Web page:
Question from Scott: I have a relatively old Linksys router that my son recently installed DD-WRT on, and it works really well.
Last night I heard a guy say that it’s illegal to replace a router’s firmware with third-party firmware. I love DD-WRT but I don’t want either myself or my son to get into trouble over it.
Can you tell me if it’s really against the law to replace a router’s factory firmware with open-source firmware like DD-WRT? It seems to me that if it was you wouldn’t be able to download it.
Rick’s answer: Scott, there was a lot of confusion over this issue in the past due to a statement issued by the FCC that led many folks to believe they wanted router manufacturers to make it difficult for users to install third-party firmware.
The FCC’s intention was to ensure that routers aren’t modified in such a way that they could interfere with other radio devices in the area, including increasing the power of the router’s radio transmitter to an unacceptably high level.
The confusion was (at least partially) cleared up by a clarification included in this November 2015 FCC blog post.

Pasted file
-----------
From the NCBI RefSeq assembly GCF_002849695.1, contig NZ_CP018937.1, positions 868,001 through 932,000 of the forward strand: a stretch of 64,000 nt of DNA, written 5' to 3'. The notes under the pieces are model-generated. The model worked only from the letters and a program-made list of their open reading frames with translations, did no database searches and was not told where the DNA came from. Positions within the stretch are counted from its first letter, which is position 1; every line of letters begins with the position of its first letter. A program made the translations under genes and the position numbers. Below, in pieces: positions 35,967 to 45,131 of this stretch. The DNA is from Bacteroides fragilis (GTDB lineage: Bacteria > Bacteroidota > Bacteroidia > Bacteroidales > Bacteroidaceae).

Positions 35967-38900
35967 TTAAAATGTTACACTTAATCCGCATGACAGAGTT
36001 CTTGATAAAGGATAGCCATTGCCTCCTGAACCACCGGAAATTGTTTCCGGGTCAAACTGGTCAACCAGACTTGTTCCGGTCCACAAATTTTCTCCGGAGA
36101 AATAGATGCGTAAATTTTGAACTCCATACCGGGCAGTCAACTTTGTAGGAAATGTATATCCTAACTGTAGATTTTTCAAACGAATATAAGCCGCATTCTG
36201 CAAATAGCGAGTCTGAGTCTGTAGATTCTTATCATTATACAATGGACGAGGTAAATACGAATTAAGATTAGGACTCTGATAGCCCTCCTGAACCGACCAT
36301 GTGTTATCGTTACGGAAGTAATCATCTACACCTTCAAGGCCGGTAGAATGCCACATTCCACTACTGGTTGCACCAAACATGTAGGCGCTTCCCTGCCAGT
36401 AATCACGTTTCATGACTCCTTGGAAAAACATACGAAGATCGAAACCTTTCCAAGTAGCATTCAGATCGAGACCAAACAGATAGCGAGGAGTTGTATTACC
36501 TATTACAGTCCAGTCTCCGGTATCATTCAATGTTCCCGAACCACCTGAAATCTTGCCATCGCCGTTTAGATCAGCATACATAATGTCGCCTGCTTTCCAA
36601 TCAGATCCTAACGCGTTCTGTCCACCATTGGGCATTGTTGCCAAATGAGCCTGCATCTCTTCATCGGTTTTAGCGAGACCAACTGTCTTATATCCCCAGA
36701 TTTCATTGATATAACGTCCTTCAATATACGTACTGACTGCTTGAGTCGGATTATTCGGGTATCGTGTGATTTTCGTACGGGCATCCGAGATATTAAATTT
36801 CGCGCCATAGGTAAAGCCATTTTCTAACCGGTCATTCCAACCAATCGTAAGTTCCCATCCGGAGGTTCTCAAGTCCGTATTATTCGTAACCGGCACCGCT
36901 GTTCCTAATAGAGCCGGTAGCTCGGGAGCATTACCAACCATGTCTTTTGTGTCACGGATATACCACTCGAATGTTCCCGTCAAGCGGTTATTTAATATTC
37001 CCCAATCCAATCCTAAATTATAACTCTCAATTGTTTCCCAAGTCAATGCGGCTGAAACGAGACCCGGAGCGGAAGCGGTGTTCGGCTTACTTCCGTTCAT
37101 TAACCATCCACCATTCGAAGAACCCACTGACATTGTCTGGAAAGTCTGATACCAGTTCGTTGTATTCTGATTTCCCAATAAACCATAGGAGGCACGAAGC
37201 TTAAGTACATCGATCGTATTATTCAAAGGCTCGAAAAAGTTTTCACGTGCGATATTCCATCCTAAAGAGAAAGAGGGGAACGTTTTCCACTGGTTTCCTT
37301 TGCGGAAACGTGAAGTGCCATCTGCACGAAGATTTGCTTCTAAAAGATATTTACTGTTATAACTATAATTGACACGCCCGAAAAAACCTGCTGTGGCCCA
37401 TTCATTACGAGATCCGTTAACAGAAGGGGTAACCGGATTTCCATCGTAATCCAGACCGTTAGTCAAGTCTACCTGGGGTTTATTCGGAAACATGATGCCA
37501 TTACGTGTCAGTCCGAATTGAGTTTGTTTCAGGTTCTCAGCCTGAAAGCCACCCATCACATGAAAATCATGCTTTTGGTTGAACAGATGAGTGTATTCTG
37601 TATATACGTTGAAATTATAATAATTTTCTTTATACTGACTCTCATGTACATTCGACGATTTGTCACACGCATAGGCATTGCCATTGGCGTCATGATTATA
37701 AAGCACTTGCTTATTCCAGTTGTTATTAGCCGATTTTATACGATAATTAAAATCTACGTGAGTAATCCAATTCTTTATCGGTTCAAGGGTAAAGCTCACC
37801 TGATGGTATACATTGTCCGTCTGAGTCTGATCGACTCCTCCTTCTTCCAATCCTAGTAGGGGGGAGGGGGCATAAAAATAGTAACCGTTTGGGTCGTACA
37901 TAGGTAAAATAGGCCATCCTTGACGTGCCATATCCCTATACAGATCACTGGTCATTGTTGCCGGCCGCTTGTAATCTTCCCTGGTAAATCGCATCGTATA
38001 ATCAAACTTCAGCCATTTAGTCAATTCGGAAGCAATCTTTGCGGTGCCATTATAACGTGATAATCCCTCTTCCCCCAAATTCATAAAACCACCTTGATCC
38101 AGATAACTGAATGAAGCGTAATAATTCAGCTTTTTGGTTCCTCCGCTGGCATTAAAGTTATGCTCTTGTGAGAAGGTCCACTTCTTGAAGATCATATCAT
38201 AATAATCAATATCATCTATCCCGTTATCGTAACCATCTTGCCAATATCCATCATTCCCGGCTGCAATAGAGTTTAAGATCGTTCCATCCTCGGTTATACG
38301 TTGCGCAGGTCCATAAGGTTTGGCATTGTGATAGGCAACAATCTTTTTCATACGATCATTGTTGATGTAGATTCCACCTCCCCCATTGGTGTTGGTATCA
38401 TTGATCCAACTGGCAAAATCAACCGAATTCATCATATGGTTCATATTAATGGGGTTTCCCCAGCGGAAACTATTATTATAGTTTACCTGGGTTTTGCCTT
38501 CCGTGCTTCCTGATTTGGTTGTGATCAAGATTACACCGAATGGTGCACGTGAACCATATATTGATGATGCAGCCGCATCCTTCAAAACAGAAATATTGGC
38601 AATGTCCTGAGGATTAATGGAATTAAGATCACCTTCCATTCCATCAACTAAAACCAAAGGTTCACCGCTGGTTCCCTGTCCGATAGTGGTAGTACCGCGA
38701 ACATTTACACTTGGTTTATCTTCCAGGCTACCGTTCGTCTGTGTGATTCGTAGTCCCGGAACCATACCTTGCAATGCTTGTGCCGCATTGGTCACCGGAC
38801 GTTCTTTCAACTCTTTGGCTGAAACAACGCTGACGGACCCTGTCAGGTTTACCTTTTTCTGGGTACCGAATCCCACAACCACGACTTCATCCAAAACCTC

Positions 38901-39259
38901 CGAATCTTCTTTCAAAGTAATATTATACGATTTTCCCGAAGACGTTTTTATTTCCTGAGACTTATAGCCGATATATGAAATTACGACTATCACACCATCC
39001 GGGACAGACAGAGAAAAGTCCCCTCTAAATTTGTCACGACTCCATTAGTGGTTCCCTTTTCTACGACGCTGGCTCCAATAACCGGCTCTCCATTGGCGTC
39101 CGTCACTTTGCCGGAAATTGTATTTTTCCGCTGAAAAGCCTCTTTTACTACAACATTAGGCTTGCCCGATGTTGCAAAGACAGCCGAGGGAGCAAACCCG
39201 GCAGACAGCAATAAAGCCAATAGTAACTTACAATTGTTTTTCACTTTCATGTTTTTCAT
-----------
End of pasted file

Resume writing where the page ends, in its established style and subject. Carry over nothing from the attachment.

Bottom line: As of right now, it is not illegal to replace a router’s factory-installed firmware with DD-WRT or some other third-party firmware code.
And while I don’t expect that to change any time soon, when it comes to the government’s oversight of things like this you just never know what might happen in the future.
My recommendation is to enjoy using your DD-WRT-equipped Linksys router without worrying about what might happen years from now. You can always simply replace the router with a new one if and when the laws and regulations change.
I hope this helps Scott. Good luck!
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